New Report Highlights Huge Role of Natural Gas in New York Energy Plan

The New York Independent System Operator (NYISO) recently released its 2015 Power Trend report, which looked at the long term planning for the state’s electric power system. As EID has noted in previous posts, the Empire State plans not only to continue its use of natural gas for electricity generation, but actually to ramp it up significantly in the coming years.

NYISO is a not-for-profit corporation responsible for operating the state’s bulk electricity grid, conducting long-term planning for the state’s electric power system, and advancing the technological infrastructure of the electric system serving New York state.

The most notable section of the report is the “Growing Reliance on Natural Gas” section, which states:

  • Power projects using natural gas (gas-only and dual-fuel units capable of using either natural gas and/or oil) account for 56 percent of New York’s generating capacity.
  • More than 70 percent of all proposed generating capacity in New York are natural gas or dual fuel power projects.
  • Winter 2014 price spikes, driven by increased cost of natural gas delivered to New York, increased the average wholesale electric energy price to $69.30 per megawatt-hour in 2014, up from $59.13 per megawatt-hour in 2013. Winter 2015 saw less volatility as a result of improved fuel supplies and enhancements to gas-electric coordination.
  • The NYISO and its stakeholders are exploring the creation of additional market-based incentives for fuel supply assurance during periods of summer and winter peak demand that can stress both the electric and the natural gas delivery systems. (emphasis added 6)

With a growing reliance on natural gas for electricity generation it’s interesting to see where other fuel types rank next to natural gas and associated hydrocarbons. The below charts show the generating capacity for New York state and New York City by fuel type in 2015. GenCapacity

GeneratingCapacity

It’s evident from this report, and previous New York State Energy plans, that natural gas will continue to play a huge role in electricity generation for the Empire State for the foreseeable future. That’s a very a very good thing, given the decrease in energy costs. According to the NYISO report:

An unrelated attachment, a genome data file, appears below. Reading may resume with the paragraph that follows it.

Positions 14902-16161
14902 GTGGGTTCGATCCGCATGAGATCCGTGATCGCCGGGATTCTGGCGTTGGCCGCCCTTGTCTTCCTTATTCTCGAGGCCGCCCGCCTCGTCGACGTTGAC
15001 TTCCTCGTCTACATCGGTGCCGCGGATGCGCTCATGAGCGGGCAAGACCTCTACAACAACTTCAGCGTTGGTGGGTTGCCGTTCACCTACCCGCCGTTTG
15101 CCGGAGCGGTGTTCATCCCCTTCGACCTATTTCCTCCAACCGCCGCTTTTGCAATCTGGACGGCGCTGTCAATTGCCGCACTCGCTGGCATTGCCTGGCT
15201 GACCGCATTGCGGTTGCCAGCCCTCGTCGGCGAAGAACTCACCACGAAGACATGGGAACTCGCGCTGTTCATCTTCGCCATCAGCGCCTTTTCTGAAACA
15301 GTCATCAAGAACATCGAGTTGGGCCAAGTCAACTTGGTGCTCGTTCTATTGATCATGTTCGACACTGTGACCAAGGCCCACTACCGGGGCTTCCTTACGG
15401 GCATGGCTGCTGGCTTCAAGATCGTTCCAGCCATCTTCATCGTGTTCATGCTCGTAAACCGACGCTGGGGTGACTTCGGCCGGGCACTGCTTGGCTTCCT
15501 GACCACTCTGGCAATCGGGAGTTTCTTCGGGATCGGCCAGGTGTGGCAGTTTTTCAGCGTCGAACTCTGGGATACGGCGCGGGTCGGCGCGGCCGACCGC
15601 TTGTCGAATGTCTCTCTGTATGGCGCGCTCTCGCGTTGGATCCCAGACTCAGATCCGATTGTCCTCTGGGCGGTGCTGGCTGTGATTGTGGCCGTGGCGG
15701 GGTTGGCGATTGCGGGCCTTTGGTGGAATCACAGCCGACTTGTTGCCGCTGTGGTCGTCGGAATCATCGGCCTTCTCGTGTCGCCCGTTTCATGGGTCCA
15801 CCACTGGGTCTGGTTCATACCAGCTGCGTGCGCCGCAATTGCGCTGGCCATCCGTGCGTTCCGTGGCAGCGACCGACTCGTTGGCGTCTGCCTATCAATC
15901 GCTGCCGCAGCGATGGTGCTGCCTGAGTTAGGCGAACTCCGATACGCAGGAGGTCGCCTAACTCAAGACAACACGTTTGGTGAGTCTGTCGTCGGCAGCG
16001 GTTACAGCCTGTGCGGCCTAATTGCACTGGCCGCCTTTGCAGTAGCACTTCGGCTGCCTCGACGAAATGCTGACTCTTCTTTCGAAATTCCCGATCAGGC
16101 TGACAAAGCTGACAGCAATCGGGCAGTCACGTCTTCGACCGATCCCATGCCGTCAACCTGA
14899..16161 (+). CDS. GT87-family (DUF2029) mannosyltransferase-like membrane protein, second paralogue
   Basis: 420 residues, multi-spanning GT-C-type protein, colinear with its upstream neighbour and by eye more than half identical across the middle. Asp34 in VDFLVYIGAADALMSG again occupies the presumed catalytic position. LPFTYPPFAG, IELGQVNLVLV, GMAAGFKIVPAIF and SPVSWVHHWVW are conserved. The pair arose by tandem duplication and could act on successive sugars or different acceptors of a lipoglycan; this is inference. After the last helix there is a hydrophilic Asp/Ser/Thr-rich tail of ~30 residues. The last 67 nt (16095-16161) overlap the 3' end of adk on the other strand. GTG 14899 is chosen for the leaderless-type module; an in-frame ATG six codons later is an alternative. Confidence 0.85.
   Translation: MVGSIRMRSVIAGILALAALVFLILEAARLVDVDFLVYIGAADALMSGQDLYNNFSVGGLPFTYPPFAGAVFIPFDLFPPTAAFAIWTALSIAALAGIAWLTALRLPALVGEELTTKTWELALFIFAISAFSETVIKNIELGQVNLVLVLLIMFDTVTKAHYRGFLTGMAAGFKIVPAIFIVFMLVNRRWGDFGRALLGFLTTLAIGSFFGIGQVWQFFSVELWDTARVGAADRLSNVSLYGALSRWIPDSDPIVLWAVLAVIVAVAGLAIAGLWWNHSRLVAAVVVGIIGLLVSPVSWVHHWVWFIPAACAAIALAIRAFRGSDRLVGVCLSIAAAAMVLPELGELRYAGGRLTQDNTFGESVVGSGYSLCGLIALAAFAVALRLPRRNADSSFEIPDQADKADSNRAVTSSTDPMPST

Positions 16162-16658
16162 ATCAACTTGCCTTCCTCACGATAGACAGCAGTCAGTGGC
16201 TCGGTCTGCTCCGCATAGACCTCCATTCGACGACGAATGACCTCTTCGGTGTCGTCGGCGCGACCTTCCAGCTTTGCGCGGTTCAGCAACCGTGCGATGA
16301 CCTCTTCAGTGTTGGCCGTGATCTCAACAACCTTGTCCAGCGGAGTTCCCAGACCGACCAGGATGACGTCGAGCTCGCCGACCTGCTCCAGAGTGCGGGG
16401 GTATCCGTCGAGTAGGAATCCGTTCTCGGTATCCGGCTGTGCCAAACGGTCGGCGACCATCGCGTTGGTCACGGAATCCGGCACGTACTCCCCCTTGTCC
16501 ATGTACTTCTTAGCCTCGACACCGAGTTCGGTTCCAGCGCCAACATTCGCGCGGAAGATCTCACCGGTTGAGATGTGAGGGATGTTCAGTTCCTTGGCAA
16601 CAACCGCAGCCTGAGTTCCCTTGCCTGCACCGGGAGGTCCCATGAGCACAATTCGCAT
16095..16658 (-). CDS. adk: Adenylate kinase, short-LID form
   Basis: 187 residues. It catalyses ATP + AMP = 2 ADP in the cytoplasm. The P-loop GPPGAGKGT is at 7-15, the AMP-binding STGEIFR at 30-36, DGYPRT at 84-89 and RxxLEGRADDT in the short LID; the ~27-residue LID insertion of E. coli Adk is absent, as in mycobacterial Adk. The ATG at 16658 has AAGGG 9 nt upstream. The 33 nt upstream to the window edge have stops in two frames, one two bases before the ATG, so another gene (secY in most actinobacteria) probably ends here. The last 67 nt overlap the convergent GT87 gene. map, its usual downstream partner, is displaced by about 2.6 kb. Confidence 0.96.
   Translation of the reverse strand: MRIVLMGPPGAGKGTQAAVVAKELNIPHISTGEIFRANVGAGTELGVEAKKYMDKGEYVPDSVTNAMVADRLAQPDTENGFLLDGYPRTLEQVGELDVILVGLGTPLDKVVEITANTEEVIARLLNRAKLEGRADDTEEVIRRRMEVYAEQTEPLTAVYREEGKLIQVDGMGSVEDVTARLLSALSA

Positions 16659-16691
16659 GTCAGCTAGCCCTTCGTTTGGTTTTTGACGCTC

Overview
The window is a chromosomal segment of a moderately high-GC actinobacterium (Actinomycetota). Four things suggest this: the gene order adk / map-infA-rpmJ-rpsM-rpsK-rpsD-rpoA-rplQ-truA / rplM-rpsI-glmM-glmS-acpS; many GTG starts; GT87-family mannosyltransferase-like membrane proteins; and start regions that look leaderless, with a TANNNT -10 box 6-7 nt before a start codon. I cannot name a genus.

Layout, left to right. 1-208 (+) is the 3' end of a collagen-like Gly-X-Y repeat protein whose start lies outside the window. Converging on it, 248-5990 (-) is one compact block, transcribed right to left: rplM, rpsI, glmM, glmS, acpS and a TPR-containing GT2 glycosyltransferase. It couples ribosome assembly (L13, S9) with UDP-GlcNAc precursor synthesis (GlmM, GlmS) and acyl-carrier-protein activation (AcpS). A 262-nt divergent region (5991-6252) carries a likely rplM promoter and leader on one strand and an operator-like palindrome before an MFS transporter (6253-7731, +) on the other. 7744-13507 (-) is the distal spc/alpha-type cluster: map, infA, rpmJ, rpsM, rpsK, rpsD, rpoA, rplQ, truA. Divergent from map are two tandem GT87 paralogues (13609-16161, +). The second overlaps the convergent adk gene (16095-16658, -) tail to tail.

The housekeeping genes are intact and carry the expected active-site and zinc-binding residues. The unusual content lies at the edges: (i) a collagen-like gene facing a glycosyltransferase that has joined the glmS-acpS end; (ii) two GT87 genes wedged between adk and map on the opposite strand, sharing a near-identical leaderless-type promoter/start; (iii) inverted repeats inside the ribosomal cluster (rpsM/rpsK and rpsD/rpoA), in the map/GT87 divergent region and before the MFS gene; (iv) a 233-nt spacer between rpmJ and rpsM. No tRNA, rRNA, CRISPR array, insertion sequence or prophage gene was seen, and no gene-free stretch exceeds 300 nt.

Power plants fueled primarily by natural gas account for more than half of the electric generating capacity in New York State. Consequently, the price of natural gas and the cost of electricity are closely correlated. The cost of fuel for these units is reflected in their offers. (Emphasis added Pg. 28)

Due to a supply glut of natural gas – fueled by high production from Pennsylvania’s Marcellus Shale, New Yorkers are paying less for energy.

Fig17

Aside from a welcomed decrease in energy costs, the report also highlighted emissions reductions New York has seen since it started using more natural gas for electricity generation. According to the NYISO report:

From 2000 through 2014, New York power plant emission rates dropped by double digits. SO2 emissions rates declined 94 percent. NOX emission rates declined 78 percent. CO2 emission rates declined 39 percent. (Emphasis added Pg. 7)

Fig28Despite a recent ban – albeit an ill-advised one – on hydraulic fracturing in the state, New York continues to reap the rewards of domestic natural gas production. However, these emissions reductions may not be enough for the Empire State, as the Environmental Protection Agency’s new Clean Power Plan may cause reliability issues. According to NYISO:

“As proposed, the Clean Power Plan presents potentially serious reliability implications for New York. A majority of the electric capacity within New York City is dual-fuel oil/gas steam-fired electric generating units. These units are critically important, both due to their location within the transmission constrained New York City area and because they possess dual-fuel capability that provides a needed measure of protection against disruptions in the natural gas supply system.” (Pg. 52)

To sum up: NYISO has voiced concerns about electric system reliability and the lack of recognition of the progress New York has already made in achieving significant Co2 reductions, which are, in large part, thanks to natural gas.

Fortunately for New York, 34 other states across the country are developing and regulating oil and natural gas so New York has the opportunity to utilize these resources to lower emissions and energy costs for its residents.

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